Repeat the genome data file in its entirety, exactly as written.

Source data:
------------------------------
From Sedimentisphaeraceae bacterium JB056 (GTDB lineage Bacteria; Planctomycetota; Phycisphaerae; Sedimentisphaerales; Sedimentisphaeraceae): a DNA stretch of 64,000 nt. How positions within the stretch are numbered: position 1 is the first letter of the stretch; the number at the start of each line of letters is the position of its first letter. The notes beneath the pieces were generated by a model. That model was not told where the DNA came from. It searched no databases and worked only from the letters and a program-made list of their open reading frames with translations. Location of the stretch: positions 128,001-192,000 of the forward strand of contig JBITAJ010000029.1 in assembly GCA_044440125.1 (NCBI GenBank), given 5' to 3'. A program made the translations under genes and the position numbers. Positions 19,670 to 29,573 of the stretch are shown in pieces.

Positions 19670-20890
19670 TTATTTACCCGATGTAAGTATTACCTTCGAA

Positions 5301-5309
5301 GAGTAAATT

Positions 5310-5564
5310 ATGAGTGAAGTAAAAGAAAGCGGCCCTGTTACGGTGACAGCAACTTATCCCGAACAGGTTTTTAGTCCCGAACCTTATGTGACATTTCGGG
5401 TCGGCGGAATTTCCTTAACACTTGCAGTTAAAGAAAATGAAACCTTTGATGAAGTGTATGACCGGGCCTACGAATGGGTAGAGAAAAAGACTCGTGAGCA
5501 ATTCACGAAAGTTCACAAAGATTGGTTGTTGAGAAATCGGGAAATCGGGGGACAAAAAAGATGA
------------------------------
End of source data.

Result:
From Sedimentisphaeraceae bacterium JB056 (GTDB lineage Bacteria; Planctomycetota; Phycisphaerae; Sedimentisphaerales; Sedimentisphaeraceae): a DNA stretch of 64,000 nt. How positions within the stretch are numbered: position 1 is the first letter of the stretch; the number at the start of each line of letters is the position of its first letter. The notes beneath the pieces were generated by a model. That model was not told where the DNA came from. It searched no databases and worked only from the letters and a program-made list of their open reading frames with translations. Location of the stretch: positions 128,001-192,000 of the forward strand of contig JBITAJ010000029.1 in assembly GCA_044440125.1 (NCBI GenBank), given 5' to 3'. A program made the translations under genes and the position numbers. Positions 19,670 to 29,573 of the stretch are shown in pieces.

Positions 19670-20890
19670 TTATTTACCCGATGTAAGTATTACCTTCGAA

Positions 5301-5309
5301 GAGTAAATT

Positions 5310-5564
5310 ATGAGTGAAGTAAAAGAAAGCGGCCCTGTTACGGTGACAGCAACTTATCCCGAACAGGTTTTTAGTCCCGAACCTTATGTGACATTTCGGG
5401 TCGGCGGAATTTCCTTAACACTTGCAGTTAAAGAAAATGAAACCTTTGATGAAGTGTATGACCGGGCCTACGAATGGGTAGAGAAAAAGACTCGTGAGCA
5501 ATTCACGAAAGTTCACAAAGATTGGTTGTTGAGAAATCGGGAAATCGGGGGACAAAAAAGATGA